Background: An inferoposterior transseptal puncture (TSP) is generally recommended for percutaneous left atrial appendage (LAA) closure. However, the LAA is a highly variable anatomical structure; this may impact the preferred TSP site.
Aims: This study aimed to determine the most optimal TSP site for percutaneous LAA closure in different LAA morphologies.
Methods: In this prospective study, 182 patients undergoing percutaneous LAA closure were included. The spatial relationship of the LAA to the fossa ovalis and its consequence for TSP was assessed at pre-procedural cardiac computed tomography (CCT).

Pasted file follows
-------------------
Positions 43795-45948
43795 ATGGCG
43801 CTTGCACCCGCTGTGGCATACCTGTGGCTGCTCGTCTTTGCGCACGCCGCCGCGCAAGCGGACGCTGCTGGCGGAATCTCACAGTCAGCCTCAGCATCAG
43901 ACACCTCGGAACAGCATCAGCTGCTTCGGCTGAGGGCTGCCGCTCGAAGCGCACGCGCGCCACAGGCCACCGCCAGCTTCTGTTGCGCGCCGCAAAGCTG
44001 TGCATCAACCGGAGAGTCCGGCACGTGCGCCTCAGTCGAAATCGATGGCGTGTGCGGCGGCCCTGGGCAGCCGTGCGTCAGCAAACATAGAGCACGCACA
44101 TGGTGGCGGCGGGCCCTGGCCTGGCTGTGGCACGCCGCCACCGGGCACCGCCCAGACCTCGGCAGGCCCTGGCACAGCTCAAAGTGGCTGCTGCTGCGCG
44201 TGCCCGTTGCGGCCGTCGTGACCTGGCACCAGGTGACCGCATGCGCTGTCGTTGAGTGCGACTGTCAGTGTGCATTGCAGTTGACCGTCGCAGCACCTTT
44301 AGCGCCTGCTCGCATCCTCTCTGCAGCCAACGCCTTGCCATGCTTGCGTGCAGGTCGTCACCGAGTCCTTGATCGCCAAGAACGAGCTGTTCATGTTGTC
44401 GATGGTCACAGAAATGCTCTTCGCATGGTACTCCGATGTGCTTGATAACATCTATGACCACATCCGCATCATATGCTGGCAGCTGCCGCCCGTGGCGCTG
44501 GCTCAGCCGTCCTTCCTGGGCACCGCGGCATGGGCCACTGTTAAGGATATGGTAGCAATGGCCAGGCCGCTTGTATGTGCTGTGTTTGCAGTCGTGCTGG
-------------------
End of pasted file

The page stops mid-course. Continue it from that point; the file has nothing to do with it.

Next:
Results: Based on CCT analysis, it was predicted that co-axial alignment between delivery sheath and LAA would be obtained by an inferoposterior, -central, or -anterior TSP in 75%, 16% and 8% of cases, respectively. This was also confirmed by procedural LAA angiogram in 175 cases (96%) with <30o angle between delivery sheath and LAA central axis. Multivariate logistic regression analysis identified reverse chicken wing LAA (Odds Ratio (OR) 6.36 [1.85-29.3]; P=0.005) and posterior bending of the proximal LAA (OR 17.2 [3.3-96.2]; P<0.001) as independent predictors of a central or anterior TSP – this to increase the chance of obtaining co-axial alignment between delivery sheath and LAA.
Conclusions: An inferoposterior TSP is recommended in a majority of percutaneous LAA closure procedures in order to obtain co-axial alignment between delivery sheath and LAA. An inferior but more central/anterior TSP should be recommended in case of a reverse chicken wing LAA or posterior bending of the proximal LAA, which occurs in 20-25% of cases.